|what it feels like to work in a Ugandan newspaper (standard:humor, 988 words)|
|Author: DAVID TUMUSIIME||Added: Sep 27 2003||Views/Reads: 1814/1104||Story vote: 0.00 (0 votes)|
|i tried to be eminently practical, hold down a job and work 8-6pm. i did. for three months. at a newspaper. and this is what happened...|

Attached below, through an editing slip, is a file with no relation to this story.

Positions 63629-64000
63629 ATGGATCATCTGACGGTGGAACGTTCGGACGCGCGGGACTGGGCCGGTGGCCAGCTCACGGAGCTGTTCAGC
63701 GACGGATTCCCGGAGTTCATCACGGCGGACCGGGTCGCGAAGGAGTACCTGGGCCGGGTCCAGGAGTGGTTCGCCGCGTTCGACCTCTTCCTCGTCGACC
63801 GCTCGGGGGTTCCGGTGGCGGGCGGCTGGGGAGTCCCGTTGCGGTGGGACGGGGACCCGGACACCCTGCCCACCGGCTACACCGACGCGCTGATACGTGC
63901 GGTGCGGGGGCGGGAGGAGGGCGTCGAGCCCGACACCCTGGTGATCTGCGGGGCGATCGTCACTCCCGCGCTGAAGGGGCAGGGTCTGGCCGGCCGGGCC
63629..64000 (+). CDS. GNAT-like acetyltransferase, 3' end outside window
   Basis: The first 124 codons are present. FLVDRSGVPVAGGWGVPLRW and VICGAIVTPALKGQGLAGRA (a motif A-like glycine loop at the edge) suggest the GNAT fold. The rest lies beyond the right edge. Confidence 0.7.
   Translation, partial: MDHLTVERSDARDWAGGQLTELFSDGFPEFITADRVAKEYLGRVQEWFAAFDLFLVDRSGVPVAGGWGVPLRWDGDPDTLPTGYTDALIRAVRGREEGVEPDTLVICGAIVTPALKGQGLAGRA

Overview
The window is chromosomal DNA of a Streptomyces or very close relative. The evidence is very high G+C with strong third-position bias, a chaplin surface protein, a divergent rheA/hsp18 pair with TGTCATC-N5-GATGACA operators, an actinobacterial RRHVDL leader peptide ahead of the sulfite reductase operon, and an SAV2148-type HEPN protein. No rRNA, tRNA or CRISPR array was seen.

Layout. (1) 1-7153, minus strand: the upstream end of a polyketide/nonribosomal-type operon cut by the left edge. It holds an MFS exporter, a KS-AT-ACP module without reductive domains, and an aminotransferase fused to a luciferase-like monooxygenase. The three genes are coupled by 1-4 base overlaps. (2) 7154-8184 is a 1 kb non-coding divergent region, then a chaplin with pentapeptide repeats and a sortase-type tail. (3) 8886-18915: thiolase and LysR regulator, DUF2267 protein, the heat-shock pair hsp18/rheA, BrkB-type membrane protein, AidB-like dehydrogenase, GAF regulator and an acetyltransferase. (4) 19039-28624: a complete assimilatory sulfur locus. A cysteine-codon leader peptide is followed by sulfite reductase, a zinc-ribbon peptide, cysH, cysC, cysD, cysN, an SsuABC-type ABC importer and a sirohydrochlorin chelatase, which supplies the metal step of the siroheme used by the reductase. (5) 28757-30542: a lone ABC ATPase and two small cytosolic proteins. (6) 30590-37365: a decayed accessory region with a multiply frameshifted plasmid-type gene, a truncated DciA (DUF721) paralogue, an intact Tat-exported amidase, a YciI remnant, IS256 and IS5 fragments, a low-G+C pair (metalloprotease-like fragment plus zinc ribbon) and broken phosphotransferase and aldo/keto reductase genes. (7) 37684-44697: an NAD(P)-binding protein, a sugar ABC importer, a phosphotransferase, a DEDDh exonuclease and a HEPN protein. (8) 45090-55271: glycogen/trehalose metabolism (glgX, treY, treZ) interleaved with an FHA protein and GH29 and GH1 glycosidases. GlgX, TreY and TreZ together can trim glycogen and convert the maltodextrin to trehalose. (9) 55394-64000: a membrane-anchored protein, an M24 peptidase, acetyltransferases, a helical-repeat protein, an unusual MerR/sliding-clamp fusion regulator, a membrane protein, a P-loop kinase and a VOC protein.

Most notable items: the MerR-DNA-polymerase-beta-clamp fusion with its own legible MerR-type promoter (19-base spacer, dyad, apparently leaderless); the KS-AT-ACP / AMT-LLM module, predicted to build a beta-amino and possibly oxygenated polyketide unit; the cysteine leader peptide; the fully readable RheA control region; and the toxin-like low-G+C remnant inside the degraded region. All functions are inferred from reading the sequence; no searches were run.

What it feels like to work at The Sunrise. Unfailingly, every Friday morning, the first thing you do after you shake off sleep or get to the office is demand for your week's Sunrise copy. Unfailingly, every Friday, you get it. Probably by now you feel you can't live without it. What you don't know can't hurt you. But today is special. As a faithful reader, you deserve to know a bit of the heart stopping excitement that goes on before your favourite weekly gets to you. And there is lots of it! Sometimes we have not even been sure it was going to get to you! It comes a surprise to many people that The Sunrise works on weekends, Sundays included sometimes. Working very late into the night. We work late into the night most days. But a weekend late night is an eerie experience if you are afraid of the dark, are the kind who believes in ghosts. A late Sunrise weekend night is not for you. There is something many people are terrified of: absolute stillness. 8 p.m. on any night is not late. But it is the beginning. The other offices that bothered to open on a Sunday long ago closed. There seem to be absolutely no cars on the road. Can't even hear one. No voices in the corridor passing having loud conversations. Just silence. After a while questions like “what is that?” to small noises you can't identify start to impinge on your mind. Typing. Typing. Has anyone ever noticed how much noise a computer keyboard makes, you wonder? Typing. Typing. “How come this small room looks so big today?” Suddenly! “What was that? I'm sure I heard a sound.” Unwillingly, Bukedde newspaper pictures begin to replay in the mind like slow motion videos. Gory pictures of decapitated bodies, decomposing corpses found by lonely footpaths, sensational unproven stories of back-alley murders. Lonely nights are the best to murder one. You could be one of them tonight! “Nah,” the other part of your mind argues, “We have never been mugged in this city. We're okay.” The most powerful, ground-shaking argument is propelled forward, “There is a first time for everything.” Time to go home definitely! But that's a weekend night. Sought if only idle, or haven't paid the landlord rent or dodging some social function like birthday parties or extended family get togethers. The week late night is obligatory. Monday late nights are the most memorable. Sunrise is the ONLY newspaper I know that has a music band to play to them as they work. Yes, this is true! Sometimes it is jazz or one of those soulful instrumentals and faces in the office become wistful. Ah love, they seem to say. Or maybe is it I wish I had a lover? There are an alarming number of single journalists. I'm told the reason is...well, forget it. Err, financial? If a Monday jam session night doesn't faze you, there is a pretty good chance of coming through a Wednesday and Thursday night with only a slight case of RAGING headache, nausea, a determined vow NEVER EVER to do this again. Wednesday night is what they call crunch time. Everything about the paper to come out Friday morning before the cocks' crow must come together on this night. If it does not, you MAKE IT COME TOGETHER!! If not, you'll sleep in the office. Wednesday, after five, has been a slow day, you are slipping into jacket and your bag is swinging on the back of the chair ready to go; the editor, the boss, and all those senior to you will suddenly dash into the newsroom agitated as if they are being stung by bees. They will look around, eyes gleaming as they count the unfortunate souls who lolled in the newsroom and are about to become involuntary volunteers. Announce, “There is work to be done.” The dreaded words follow, “a lot.” The more dreaded words, “I wish you and you and you could stay to help, can you?” Click here to read the rest of this story (35 more lines)
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